Invisible Inks Invented to Discourage Counterfeiters

Scientists from Northwestern University have recently invented sophisticated fluorescent inks that could be used as multicolored barcodes for consumers to authenticate products which are often counterfeited. Consumers only need to snap a photo with a smartphone to find out whether the item is real, reports

Prepared from simple and inexpensive commodity chemicals, these inks are invisible under normal light but visible under ultraviolet light. They could be stamped as barcodes or QR codes on banknotes, bottles of whisky, luxury handbags and expensive cosmetics to provide proof of authenticity.

One key advantage of the new invention is that users can have the control over the color. The inks can be made in single colors or multicolors. An ink’s color depends on the amounts and interaction of three different “ingredient” molecules, providing a built-in “molecular encryption” tool. Even a tiny tweak to the ink’s composition results in a significant color change.

Sir Fraser Stoddart is the Board of Trustees Professor of Chemistry in the Weinberg College of Arts and Sciences and the senior author of the study. He said, “We have introduced a level of complexity not seen before in tools to combat counterfeiters. Our inks are similar to the proprietary formulations of soft drinks. One could approximate their flavor using other ingredients, but it would be impossible to match the flavor exactly without a precise knowledge of the recipe.”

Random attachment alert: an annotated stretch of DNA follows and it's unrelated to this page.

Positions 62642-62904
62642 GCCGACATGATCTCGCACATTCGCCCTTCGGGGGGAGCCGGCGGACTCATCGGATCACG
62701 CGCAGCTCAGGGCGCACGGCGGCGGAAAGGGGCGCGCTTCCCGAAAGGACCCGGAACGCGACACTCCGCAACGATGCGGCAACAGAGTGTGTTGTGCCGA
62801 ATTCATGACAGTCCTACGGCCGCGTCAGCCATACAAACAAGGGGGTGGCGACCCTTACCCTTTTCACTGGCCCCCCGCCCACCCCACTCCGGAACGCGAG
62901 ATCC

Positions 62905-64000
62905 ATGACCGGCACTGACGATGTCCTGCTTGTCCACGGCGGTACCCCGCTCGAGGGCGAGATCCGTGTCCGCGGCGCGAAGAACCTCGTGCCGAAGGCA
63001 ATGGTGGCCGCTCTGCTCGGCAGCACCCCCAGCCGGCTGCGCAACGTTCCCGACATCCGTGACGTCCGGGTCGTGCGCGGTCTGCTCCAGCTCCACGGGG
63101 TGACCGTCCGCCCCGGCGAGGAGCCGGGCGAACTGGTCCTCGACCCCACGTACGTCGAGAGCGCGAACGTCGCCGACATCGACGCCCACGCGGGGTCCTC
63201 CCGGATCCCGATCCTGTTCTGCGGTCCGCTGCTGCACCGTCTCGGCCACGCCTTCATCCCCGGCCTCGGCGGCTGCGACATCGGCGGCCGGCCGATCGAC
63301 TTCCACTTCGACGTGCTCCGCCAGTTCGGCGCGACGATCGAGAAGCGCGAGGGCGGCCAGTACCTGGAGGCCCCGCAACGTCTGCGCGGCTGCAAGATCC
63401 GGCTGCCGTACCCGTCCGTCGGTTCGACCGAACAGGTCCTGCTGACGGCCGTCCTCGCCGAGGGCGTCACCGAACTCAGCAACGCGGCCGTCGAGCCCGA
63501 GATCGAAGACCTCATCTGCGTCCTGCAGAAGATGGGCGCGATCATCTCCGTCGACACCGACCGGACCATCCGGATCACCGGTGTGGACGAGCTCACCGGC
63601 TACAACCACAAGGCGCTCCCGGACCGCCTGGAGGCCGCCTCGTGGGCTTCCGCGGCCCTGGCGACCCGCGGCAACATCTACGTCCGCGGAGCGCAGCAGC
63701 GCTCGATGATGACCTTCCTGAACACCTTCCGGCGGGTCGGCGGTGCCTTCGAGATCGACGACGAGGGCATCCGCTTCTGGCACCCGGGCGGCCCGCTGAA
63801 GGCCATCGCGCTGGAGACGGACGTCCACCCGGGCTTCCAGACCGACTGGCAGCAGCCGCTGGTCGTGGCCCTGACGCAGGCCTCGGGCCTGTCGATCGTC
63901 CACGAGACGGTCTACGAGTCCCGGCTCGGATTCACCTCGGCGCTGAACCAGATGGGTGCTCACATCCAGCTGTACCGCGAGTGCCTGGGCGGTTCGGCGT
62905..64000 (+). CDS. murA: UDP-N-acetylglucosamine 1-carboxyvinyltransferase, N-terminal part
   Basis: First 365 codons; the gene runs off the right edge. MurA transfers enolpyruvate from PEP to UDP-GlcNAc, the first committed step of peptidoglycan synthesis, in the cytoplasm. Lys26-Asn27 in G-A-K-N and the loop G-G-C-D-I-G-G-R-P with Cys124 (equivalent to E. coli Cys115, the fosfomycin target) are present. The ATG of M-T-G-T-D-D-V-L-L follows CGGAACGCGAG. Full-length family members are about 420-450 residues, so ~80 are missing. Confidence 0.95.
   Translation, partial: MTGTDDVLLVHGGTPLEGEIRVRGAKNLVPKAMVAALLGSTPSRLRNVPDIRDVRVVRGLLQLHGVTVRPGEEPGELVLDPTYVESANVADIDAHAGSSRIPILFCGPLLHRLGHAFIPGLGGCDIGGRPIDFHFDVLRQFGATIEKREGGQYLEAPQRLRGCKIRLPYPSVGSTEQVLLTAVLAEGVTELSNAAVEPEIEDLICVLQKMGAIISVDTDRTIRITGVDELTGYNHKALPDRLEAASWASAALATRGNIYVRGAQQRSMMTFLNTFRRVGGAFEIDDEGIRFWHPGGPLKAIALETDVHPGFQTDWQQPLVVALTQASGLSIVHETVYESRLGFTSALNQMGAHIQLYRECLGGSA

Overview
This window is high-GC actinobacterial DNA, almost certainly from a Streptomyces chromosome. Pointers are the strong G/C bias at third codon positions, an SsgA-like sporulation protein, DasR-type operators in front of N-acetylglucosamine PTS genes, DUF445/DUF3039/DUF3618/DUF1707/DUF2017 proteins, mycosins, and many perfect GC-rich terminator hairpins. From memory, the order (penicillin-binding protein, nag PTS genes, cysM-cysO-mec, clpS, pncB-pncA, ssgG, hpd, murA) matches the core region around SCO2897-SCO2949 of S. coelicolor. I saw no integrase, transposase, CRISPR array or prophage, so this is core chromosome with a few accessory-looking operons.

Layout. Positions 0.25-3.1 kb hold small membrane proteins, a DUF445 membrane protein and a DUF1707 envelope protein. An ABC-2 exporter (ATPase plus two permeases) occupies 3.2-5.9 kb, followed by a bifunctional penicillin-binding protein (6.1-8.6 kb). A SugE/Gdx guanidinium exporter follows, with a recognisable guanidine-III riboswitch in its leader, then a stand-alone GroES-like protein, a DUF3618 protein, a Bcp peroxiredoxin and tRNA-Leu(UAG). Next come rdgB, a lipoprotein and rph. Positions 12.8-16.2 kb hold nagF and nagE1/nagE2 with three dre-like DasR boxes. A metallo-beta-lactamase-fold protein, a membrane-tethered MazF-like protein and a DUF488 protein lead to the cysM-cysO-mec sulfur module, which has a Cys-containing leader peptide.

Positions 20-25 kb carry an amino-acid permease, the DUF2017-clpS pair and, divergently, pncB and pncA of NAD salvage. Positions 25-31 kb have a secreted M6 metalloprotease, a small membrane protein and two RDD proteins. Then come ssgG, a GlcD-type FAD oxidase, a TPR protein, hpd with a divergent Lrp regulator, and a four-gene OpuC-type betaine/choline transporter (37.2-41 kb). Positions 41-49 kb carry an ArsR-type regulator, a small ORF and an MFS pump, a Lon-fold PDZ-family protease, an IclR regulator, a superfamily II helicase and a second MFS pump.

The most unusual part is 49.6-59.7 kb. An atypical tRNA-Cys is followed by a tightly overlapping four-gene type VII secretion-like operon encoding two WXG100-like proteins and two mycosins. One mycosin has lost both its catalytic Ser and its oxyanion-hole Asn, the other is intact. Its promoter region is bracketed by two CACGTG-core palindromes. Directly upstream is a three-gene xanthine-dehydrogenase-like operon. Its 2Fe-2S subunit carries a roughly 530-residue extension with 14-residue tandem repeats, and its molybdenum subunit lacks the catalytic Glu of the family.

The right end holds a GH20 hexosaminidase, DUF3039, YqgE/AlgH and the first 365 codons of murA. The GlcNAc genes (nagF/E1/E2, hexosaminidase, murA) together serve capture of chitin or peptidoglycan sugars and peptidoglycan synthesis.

“The rather unusual relationship between the composition of the inks and their color makes them ideal for security applications where it’s desirable to keep certain information encrypted or to have brand items with unique labels that can be authenticated easily,” Stoddart added.

When a manufacturer controls the ink’s ingredients or chemical composition, counterfeiters would find it almost impossible to reverse engineer the color information encoded in the printed barcodes, QR codes or trademarks. Without sophisticated knowledge of the encryption settings, even the inks’ inventors would not be able to reverse engineer the process.

As was revealed, details of the fluorescent inks have been published by the journal Nature Communications.


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